The Third Circuit today decided an interesting appeal involving insurance coverage of punitive damages. Under Pennsylvania law, a person cannot insure herself against punitive damages. Here, a person insured by Allstate got drunk rear-ended Wolfe. Wolfe sued, and Allstate made a low settlement offer. At trial, the jury awarded compensatory damages (which Allstate paid) and $50,000 punitive damages (which only the insured owed because the policy did not cover punitive damages). Wolfe agreed not to collect the punitive damages from the insured, and in exchange the insured assigned his rights against Allstate to Wolfe.

Wolfe then sued Allstate for breach of contract and bad faith. The gist of the suit was that Allstate’s lowball settlement offer prevented settlement and therefore wrongly exposed the insured to a punitive-damages judgment. After a trial, the jury awarded Wolfe $50,000 in punitive damages.

Today, the Third Circuit vacated the punitive damages award, predictively applying Pennsylvania law to hold that punitive damages awarded in an earlier personal-injury suit may not later be recovered in a breach-of-contract or bad-faith suit against the insurer.

Joining Rendell were Jordan and Lipez CA1 by designation. Arguing counsel were William Carlucci for Wolfe and Marshall Walthew (a former Sloviter clerk) of Pepper Hamilton for Allstate.

2 thoughts on “New opinions — CA3 hands Philly CHU a huge win; plus an insurer punitive-damages win

  1. Andrew

    Notably absent from said opinion and concurrence was any mention of the reason why Chief Justice Castille (and at other points, just about every other member of the Pennsylvania Supreme Court) questioned the participation/tactics of the FCDO in the first place.

    As US District Judge John E. Jones III said last year in Abdul-Salaam v. Beard:

    “For while we admire zealous advocacy and deeply respect the mission and work of the attorneys who have represented Abdul-Salaam in this matter, they are at bottom gaming a system and erecting roadblocks in aid of a singular goal — keeping Abdul-Salaam from being put to death. The result has been the meandering and even bizarre course this case has followed. Its time on our docket has spanned nearly all of our service as a federal judge — almost twelve years. We have given Abdul-Salaam every courtesy and due process, perhaps even beyond what the law affords.”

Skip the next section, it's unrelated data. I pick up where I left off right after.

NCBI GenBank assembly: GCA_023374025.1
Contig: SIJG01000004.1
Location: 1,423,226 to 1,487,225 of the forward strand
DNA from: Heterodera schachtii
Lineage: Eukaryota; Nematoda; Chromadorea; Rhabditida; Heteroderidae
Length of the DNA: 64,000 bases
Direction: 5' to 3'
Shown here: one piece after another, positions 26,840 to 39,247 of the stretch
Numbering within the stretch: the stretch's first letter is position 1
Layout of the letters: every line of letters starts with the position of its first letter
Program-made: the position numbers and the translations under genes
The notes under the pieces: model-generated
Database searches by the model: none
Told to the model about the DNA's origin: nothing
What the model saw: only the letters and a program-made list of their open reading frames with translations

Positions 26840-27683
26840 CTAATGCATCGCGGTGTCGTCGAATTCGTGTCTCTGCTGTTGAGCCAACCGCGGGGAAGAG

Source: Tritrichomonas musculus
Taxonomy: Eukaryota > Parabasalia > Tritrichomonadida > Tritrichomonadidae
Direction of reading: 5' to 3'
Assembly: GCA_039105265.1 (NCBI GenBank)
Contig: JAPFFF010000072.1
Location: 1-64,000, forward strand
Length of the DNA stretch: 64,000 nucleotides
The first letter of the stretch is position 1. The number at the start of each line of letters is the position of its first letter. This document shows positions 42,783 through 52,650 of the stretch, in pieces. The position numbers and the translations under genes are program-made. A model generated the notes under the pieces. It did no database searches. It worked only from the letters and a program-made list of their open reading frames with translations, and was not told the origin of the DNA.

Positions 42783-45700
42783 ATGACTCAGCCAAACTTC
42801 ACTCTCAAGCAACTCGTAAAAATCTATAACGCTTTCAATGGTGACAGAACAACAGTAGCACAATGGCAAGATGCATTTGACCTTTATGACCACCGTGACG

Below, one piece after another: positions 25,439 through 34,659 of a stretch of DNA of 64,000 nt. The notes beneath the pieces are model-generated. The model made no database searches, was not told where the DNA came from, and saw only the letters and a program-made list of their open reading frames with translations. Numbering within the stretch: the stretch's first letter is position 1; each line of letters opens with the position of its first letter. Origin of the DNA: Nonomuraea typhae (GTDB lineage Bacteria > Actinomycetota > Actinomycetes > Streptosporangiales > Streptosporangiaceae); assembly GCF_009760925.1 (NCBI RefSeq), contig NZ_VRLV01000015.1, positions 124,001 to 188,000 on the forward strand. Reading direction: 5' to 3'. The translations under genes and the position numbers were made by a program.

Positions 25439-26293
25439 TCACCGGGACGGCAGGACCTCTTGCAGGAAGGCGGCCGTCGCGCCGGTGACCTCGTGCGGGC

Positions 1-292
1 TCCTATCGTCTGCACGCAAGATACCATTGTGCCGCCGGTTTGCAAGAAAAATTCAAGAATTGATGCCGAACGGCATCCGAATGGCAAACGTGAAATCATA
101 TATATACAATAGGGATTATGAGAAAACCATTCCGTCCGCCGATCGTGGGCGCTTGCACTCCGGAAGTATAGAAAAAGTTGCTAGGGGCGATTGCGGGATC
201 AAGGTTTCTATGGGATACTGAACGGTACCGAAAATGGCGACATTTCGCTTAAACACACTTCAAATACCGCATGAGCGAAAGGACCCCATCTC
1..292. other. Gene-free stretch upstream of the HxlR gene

Judge Fuentes and even more so Chief Judge McKee made it seem as if the issue with the FCDO was the manpower and federal funding behind their efforts, which is absolutely not what Chief Justice Castille, Judge Jones, and various others have taken issue with. What they took issue with was the matter of bouncing things back and forth between state and federal courts by way of attorneys filing PCRA petitions that were without merit, taking advantage of the tendency of local federal courts (particularly PAED) to stay and abey habeas petitions until ALL claims are exhausted in state court. It also seems that the cases in which the FCDO files these successive PCRA petitions are the appeals where there is the lowest chance of a federal court finding reversible error (cases like Abdul-Salaam, Gamboa-Taylor, Williams, Hackett). In cases where there are meritorious issues, the interest of the FCDO seems to be finality, but in cases where there aren’t, the interest appears to be to run out the clock.

    I have no skin in the game. I’m simply an observer who pays taxes in Pennsylvania. I’ll also mention that there are big problems with Pennyslvania’s administration of capital punishment from the trial court up and that there’s no doubt that the counsel that the FCDO has are an impressive bunch who likely could be making a lot more money elsewhere. I just think that the tactics in some cases are transparently meant to obstruct rather than extract justice.

    1. Matthew Stiegler Post author

      It would be an odd sort of zealous advocacy if lawyers representing clients on death row weren’t doing everything they legally could to keep their clients from being executed, wouldn’t it?

Comments are closed.